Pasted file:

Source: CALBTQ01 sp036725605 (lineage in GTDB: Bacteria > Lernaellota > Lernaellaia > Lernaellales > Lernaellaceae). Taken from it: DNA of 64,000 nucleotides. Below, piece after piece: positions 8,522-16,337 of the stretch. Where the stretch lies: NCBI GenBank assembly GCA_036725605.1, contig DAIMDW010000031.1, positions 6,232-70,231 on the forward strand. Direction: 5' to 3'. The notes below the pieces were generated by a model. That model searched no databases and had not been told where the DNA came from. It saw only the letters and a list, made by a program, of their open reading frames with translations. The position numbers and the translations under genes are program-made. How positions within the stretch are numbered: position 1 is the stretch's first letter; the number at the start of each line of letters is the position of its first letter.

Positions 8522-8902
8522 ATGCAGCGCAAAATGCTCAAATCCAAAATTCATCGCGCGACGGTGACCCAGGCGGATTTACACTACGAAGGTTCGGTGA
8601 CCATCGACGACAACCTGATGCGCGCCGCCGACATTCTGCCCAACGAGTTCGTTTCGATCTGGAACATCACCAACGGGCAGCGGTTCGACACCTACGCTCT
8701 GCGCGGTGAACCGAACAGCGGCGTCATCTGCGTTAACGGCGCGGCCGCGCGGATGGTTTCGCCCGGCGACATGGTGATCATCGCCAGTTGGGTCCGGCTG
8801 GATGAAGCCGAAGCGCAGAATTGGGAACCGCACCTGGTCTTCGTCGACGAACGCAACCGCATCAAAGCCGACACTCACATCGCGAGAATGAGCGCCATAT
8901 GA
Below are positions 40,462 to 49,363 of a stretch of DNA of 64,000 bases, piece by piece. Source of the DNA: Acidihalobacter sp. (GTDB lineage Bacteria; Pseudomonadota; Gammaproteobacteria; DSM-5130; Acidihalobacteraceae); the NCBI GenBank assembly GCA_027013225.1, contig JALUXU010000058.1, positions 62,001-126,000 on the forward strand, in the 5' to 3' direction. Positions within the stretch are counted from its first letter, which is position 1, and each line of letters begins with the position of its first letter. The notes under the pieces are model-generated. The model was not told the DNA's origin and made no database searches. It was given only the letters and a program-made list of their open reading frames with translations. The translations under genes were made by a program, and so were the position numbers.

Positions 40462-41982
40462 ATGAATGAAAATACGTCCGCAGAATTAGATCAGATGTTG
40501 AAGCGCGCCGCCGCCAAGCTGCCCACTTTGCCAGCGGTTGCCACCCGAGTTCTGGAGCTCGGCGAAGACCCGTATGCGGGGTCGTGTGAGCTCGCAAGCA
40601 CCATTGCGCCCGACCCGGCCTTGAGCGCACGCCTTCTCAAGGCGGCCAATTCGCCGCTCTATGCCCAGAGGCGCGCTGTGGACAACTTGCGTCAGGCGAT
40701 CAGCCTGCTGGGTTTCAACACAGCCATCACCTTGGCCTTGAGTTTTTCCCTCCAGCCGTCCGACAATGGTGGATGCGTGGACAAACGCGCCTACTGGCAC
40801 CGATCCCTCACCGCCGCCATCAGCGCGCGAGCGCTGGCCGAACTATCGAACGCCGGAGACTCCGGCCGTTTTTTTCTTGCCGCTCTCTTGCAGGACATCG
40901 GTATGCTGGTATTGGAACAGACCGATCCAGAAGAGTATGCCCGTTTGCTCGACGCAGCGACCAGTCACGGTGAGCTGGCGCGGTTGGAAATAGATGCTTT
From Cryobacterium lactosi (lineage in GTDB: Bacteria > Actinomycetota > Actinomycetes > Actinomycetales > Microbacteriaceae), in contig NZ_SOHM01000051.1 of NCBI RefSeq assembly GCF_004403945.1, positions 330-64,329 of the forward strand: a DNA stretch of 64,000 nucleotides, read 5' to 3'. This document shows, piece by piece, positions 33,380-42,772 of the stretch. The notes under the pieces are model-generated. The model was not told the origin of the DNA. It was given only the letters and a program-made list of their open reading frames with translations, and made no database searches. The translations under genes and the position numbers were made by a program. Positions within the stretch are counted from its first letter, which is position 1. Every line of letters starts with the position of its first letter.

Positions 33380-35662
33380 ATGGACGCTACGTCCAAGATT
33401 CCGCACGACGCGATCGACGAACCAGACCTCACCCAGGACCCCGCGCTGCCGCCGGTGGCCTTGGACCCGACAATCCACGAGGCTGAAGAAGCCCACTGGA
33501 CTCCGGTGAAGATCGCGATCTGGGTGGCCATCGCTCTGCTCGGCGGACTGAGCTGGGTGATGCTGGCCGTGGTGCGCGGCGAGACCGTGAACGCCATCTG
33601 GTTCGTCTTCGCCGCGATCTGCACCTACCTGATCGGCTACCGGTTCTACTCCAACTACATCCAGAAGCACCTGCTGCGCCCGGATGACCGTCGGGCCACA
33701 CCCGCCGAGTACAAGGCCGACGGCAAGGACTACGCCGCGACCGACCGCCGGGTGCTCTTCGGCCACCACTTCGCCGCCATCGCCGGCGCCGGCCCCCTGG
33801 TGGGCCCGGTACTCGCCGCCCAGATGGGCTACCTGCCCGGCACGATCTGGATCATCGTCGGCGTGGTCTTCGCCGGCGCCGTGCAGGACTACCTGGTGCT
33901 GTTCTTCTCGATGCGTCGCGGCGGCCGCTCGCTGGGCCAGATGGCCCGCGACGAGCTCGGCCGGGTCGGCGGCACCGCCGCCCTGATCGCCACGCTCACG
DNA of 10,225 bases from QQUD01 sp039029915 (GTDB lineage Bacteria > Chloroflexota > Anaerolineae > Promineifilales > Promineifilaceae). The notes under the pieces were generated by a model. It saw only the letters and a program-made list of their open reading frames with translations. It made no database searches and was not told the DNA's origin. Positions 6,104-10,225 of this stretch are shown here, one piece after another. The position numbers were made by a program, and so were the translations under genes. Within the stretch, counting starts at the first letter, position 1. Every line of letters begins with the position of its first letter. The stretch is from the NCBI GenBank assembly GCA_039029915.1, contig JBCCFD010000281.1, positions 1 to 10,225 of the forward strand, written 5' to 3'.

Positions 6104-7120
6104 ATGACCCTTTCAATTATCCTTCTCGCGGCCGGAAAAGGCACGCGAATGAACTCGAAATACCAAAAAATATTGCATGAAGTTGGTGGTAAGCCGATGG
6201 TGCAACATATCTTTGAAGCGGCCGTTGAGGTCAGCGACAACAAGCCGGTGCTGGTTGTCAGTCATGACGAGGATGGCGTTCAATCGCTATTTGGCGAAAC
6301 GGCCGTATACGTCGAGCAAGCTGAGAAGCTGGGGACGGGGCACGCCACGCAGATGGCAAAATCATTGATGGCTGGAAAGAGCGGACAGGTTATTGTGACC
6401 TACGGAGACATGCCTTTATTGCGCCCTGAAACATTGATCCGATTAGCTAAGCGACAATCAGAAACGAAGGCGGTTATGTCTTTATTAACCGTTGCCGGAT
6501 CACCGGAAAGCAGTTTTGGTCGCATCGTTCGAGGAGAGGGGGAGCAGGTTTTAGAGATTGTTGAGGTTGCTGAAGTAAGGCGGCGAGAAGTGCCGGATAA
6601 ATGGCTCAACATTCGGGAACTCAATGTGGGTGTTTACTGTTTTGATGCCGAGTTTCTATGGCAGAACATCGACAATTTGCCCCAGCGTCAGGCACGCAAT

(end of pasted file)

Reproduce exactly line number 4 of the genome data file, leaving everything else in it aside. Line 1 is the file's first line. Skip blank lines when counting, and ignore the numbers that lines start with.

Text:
8601 CCATCGACGACAACCTGATGCGCGCCGCCGACATTCTGCCCAACGAGTTCGTTTCGATCTGGAACATCACCAACGGGCAGCGGTTCGACACCTACGCTCT